Animals

An anti-government demonstrator, her face painted with the colors of the Colombian national flag, takes part in a protest, in Bogota, Colombia, Wednesday, Nov. 27, 2019. Thousands of people have protested in Colombia over the past week, voicing discontent with the government of President Ivan Duque. (AP Photo/Fernando Vergara)
November 27, 2019 - 3:08 pm
BOGOTA, Colombia (AP) — Colombians unhappy with President Iván Duque’s response to nearly a week of boisterous protests over everything from job losses to shark hunting took to the streets again Wednesday in a continuing tide of unrest. The daily protests jolting the South American country proclaim...
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Students carry a youth injured curing clashes with police at the National University in Bogota, Colombia, Tuesday, Nov. 26, 2019. Protesters are calling for another mass demonstration in Colombia Wednesday after talks with President Ivan Duque hit a snag. (AP Photo/Ivan Valencia)
November 27, 2019 - 12:19 pm
BOGOTA, Colombia (AP) — Colombians unhappy with President Iván Duque’s response to nearly a week of boisterous protests over everything from job losses to shark hunting took to the streets again Wednesday in a continuing tide of unrest. The daily protests jolting the South American country proclaim...
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First lady Melania Trump speaks at the B'More Youth Summit, Tuesday, Nov. 26, 2019, at UMBC in Baltimore. The first lady urged students to avoid misusing drugs, saying that it would make it harder for them to achieve. (Barbara Haddock Taylor/The Baltimore Sun via AP)
November 26, 2019 - 4:51 pm
BALTIMORE (AP) — Melania Trump on Tuesday defended the rights of teenagers who booed her when she addressed them in Baltimore, a city her husband, President Donald Trump, has disparaged as “rat and rodent infested.” She traveled there to urge hundreds of middle and high school students to avoid...
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First lady Melania Trump speaks at the B'More Youth Summit, Tuesday, Nov. 26, 2019, at UMBC in Baltimore. The first lady urged students to avoid misusing drugs, saying that it would make it harder for them to achieve. (Barbara Haddock Taylor/The Baltimore Sun via AP)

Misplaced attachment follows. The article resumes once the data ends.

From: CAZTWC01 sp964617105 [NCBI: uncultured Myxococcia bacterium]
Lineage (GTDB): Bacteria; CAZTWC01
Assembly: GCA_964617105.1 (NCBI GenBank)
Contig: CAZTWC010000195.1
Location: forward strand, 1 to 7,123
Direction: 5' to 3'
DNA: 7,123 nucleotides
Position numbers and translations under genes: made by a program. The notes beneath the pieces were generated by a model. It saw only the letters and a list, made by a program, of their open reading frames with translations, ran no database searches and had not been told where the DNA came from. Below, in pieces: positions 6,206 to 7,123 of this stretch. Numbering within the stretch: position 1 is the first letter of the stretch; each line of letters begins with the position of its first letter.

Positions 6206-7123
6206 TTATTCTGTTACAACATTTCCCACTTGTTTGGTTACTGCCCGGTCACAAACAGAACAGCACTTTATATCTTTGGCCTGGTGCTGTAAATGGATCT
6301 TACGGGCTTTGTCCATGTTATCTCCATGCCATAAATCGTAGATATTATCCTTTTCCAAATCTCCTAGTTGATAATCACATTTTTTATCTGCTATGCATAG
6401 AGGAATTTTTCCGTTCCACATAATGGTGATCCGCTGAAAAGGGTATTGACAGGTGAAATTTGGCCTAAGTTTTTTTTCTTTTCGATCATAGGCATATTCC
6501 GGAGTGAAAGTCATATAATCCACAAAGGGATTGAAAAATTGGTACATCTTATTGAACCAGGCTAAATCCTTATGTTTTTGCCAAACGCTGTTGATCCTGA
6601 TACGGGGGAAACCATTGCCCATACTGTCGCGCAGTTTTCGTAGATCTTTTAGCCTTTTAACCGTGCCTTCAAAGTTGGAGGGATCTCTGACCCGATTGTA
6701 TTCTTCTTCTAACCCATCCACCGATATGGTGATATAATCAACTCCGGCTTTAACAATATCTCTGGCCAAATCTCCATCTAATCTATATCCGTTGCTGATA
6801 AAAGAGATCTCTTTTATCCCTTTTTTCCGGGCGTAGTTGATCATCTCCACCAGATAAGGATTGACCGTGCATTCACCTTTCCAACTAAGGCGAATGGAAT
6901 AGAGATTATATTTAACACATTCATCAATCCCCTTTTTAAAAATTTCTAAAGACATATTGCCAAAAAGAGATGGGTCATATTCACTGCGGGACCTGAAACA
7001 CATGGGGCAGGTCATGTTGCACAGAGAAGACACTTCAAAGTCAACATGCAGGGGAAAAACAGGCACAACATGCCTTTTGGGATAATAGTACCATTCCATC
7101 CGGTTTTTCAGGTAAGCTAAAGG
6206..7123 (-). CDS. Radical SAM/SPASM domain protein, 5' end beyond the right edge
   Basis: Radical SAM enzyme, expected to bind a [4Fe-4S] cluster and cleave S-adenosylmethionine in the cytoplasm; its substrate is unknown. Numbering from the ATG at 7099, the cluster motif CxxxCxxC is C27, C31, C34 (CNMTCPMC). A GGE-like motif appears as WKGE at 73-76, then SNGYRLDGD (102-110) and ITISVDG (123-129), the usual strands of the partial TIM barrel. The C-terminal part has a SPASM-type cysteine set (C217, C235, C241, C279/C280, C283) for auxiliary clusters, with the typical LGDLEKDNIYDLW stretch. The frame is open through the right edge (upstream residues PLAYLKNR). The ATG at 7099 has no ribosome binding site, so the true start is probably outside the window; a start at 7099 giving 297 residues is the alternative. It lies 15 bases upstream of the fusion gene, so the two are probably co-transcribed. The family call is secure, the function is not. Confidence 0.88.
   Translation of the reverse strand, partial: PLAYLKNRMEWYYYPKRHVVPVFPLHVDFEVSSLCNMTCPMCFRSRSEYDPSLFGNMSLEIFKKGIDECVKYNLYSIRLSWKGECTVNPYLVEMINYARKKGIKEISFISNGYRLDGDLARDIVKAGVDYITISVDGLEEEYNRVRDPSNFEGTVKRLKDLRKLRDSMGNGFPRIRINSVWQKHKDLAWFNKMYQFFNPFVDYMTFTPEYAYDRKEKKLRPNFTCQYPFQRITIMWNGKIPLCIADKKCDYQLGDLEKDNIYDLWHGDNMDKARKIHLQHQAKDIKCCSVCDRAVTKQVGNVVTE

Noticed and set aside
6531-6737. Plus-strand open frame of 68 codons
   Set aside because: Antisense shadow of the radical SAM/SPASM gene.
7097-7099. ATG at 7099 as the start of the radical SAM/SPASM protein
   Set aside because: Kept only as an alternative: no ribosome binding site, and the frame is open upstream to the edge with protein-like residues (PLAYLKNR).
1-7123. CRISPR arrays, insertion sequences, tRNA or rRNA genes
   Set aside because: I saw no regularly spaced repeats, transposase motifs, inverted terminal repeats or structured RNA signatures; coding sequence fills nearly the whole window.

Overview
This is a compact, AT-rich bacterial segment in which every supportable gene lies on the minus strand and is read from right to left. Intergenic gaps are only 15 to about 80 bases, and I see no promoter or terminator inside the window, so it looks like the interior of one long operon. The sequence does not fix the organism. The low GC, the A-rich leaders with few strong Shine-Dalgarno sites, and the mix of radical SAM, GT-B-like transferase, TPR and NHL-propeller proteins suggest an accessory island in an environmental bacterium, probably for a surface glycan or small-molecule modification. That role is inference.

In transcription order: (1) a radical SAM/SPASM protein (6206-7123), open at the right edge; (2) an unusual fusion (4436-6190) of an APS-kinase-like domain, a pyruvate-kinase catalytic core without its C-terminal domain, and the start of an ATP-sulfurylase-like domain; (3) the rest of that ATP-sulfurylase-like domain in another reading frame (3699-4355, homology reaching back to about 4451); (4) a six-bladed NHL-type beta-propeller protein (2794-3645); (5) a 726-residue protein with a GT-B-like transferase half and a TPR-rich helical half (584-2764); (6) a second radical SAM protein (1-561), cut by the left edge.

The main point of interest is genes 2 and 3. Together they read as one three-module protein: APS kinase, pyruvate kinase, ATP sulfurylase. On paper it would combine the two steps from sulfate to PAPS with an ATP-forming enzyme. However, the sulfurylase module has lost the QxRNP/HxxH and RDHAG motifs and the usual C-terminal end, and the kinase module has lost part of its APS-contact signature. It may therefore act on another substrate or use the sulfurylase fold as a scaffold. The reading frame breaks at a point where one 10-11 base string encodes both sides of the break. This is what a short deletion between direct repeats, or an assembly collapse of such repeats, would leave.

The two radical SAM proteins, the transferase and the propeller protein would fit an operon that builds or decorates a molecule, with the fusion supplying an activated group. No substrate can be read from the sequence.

November 26, 2019 - 4:14 pm
BALTIMORE (AP) — Melania Trump was greeted by some boos Tuesday when she spoke at a youth summit in Baltimore, a city her husband, President Donald Trump, has disparaged as “rat and rodent infested.” Mrs. Trump urged the audience of middle and high school students to avoid misusing drugs, saying...
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First lady Melania Trump speaks at the B'More Youth Summit, Tuesday, Nov. 26, 2019, at UMBC in Baltimore. The first lady urged students to avoid misusing drugs, saying that it would make it harder for them to achieve. (Barbara Haddock Taylor/The Baltimore Sun via AP)
November 26, 2019 - 2:23 pm
BALTIMORE (AP) — Melania Trump was greeted by some boos Tuesday when she spoke at a youth summit in Baltimore, a city her husband has disparaged as “rat and rodent infested.” Mrs. Trump urged the audience of middle and high school students to avoid misusing drugs, saying that would make it harder...
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FILE - This Sept. 5, 2006, file photo, provided by the National Oceanic and Atmospheric Administration shows a bearded seal in Kotzebue, Alaska. A federal agency will decide by September how much ocean and coast will be designated as critical habitat for two ice seal species found in Alaska. The Center for Biological Diversity announced Monday, Nov. 25, 2019, it had reached an agreement with the Commerce Department for the Trump administration to issue a critical habitat rule for ringed and bearded seals. The Center for Biological Diversity sued in June because no critical habitat had been designated. (Michael Cameron/NOAA Fisheries Service via AP, file)